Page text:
Turkish President Tayyip Erdogan is on a two-nation tour of Africa as part of efforts to strengthen his country’s influence on the continent. He is not just pursuing economic interests.
Turkish President Tayyip Erdogan is being accompanied by a huge commercial delegation on his two-nation tour of Africa. Hundreds of business representatives have joined him on his trip to Uganda and Kenya to explore ways and means of intensifying economic ties with these two countries.
The meeting with his Ugandan opposition number Yoweri Museveni was even branded “historic” as it was the first official visit ever to Uganda by a Turkish president. The Turkish side appears to be bristling with self-confidence. “The political working visit to Africa by the president is gaining momentum,” trumpeted the website of president’s press office.
The Sunni connection
Turkish involvement in Africa is not new, Christian Johannes Henrich, head of the Southeastern Europe and Caucasus Research Institute in Siegen, Germany, told DW. Moves towards closer ties with the continent began under Prime Minister Mesut Yilmaz in 1998, four years before Erdogan and his AKP party came to power in a landslide election victory.
“Even in those days, Turkey had its own African agenda, which was never fully implemented because of internal problems in Turkey, but the perception that sub-Saharan Africa was a region of economic growth was already there,” Henrich said.
Erdogan pursued the idea when he came to office, but with one distinct difference.
“Erdogan is not guided solely by economic concerns. He is focusing specifically on African countries with a strong Sunni presence. Both Uganda and Kenya have growing Sunni Muslim communities,” Henrich said.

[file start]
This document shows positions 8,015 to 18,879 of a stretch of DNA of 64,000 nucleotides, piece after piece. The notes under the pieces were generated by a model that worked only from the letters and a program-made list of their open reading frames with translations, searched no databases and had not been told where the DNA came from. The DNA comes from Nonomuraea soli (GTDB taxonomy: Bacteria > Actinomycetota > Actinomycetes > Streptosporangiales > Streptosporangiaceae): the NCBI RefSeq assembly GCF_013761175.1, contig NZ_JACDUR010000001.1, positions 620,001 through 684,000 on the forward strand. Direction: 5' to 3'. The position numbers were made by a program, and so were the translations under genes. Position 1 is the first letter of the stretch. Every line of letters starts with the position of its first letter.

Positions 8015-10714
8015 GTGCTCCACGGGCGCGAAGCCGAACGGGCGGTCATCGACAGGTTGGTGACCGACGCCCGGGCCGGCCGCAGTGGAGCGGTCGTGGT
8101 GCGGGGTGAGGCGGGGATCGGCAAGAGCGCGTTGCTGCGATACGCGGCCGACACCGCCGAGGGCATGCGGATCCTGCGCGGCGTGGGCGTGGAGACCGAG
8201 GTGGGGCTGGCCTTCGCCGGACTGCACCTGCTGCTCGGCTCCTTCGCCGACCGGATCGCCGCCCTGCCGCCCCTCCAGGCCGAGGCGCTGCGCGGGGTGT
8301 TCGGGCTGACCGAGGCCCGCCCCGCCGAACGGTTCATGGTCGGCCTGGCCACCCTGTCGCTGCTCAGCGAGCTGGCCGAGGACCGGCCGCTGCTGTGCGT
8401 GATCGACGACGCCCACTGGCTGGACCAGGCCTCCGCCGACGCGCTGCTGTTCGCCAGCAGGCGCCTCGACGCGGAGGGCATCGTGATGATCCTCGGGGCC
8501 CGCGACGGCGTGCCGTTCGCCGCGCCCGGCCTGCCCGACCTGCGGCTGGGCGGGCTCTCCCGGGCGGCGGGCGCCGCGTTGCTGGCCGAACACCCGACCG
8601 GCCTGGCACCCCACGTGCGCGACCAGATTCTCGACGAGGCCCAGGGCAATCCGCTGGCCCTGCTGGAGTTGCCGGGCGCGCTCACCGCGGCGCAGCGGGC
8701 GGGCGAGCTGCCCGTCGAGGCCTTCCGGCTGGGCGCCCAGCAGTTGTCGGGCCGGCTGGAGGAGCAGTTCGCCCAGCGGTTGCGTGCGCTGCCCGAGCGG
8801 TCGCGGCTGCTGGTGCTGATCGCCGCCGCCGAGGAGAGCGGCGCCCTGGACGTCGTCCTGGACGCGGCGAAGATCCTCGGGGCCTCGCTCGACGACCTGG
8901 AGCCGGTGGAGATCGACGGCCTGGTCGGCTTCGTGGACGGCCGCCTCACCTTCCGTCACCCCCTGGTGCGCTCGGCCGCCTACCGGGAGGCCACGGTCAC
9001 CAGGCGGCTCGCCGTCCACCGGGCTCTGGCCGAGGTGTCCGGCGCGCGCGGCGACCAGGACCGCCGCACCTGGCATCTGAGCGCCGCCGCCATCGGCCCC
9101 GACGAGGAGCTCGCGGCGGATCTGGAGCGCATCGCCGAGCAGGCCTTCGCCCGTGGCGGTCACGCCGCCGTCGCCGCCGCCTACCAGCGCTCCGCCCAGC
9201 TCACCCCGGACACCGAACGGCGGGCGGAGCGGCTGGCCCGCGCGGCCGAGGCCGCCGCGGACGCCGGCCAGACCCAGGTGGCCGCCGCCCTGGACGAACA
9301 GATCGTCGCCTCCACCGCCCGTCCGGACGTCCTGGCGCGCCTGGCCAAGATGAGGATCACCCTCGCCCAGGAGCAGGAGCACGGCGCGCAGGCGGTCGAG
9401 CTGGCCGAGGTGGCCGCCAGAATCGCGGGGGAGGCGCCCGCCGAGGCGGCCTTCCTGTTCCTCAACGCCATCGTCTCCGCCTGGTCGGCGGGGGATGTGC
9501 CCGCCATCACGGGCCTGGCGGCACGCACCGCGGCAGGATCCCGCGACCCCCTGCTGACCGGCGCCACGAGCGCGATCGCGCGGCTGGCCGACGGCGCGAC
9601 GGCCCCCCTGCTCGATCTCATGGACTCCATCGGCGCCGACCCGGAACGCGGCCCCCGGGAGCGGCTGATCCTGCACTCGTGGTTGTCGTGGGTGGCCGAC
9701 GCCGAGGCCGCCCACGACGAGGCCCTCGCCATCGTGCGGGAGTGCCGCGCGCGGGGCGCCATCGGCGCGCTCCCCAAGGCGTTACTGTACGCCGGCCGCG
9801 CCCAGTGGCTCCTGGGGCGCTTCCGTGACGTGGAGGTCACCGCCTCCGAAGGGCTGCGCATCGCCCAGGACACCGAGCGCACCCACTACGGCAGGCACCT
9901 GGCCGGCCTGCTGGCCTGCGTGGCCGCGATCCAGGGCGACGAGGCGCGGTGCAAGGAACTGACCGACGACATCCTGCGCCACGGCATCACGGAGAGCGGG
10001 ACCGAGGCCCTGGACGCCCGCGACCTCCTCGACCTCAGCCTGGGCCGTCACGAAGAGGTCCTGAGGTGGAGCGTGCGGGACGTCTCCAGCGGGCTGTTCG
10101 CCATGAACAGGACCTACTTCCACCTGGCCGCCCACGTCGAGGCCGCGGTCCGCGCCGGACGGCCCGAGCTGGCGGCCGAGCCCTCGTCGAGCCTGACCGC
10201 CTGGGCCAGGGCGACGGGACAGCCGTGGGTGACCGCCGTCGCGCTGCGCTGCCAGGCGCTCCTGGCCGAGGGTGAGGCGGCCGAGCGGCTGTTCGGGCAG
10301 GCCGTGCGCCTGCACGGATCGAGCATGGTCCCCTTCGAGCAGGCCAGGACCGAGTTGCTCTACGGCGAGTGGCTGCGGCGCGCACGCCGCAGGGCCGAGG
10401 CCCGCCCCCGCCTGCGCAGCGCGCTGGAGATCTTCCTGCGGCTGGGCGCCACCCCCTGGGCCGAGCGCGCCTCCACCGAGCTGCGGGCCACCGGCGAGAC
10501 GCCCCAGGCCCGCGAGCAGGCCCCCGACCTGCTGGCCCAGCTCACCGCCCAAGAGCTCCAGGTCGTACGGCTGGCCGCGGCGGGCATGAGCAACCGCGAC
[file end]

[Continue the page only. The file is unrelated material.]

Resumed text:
Kristian Brakel, who heads Germany’s Heinrich Böll Foundation in Istanbul, is also convinced that Erdogan’s African policy is religiously motivated.
One example is Somalia. Erdogan never tires of emphasizing that Turkey is a role model in its relations with the failed state on the Horn of Africa. “While in Somalia, Erdogan told the Somalis ‘the West has abandoned you, but now Turkey will step in. We are Muslims and we understand your country much better’,” Brakel said.
The Turkish military recently established a base in Somalia for the training of government troops.
Turkey is using foreign policy in Africa to try and bolster its influence globally. Its presence on the contintent brings it into direct competition with other external players such Brazil, India and China. Currently, however, Turkey is more interested in amassing support at the United Nations than in importing African natural resources, Henrich believes.
Critics have described the more active role that Erdogan and his AKP party are seeking in global affaris as neo-Ottoman. “I fear that Turkey wishes to become a moral protective power on the territory of the old Ottoman Empire and also extend its influence to Africa. I believes Turkey is striving for dominance in every region,” Henrich said.
Brakel said Erdogan is fond of invoking a fictitious Ottoman past. “The truth is that in sub-Saharan Africa, the Ottoman presence was marginal, short-lived and not very successful. I think this is being used as a sort of veneer to cover up Turkey’s real motives.” Brakel believes they largely revolve around Turkey’s economic interests.
Democracy and human rights not an issue
As long as Erdogan continues to pursue his critics and satirists, both at home and abroad, with punitive legal action, there can be little hope that he would think of raising issues such as human rights and press freedom in talks with Uganda’s longtime president Yoweri Museveni.
“Turkey is not interested in spreading its ideas about standards of governance in Africa, neither in the positive nor the negative sense,” Brakel said. Museveni or Kenyatta need not fear that Erdogan could criticize them for not keeping a tighter rein on their media. He also wouldn’t inquire about the well-being of civil rights activists.
In a caricature sketched for DW, Kenyan cartoonist Gado shows the arrival in Africa of Erdogan, the neo-Ottoman leader, complete with turban. The gifts he brings with him are victims of persecution.
Turkey will continue to try and strengthen its influence in Africa almost unnoticed by the rest of the world, which remains focused on the war in Syria and the refugee crisis.
Turkey has already succeeded in more than doubling the number of its embassies in Africa to 20 since 2002. 15 are in sub-Saharan Africa. Trade between Turkey and African states has increased six-fold over the last 14 years.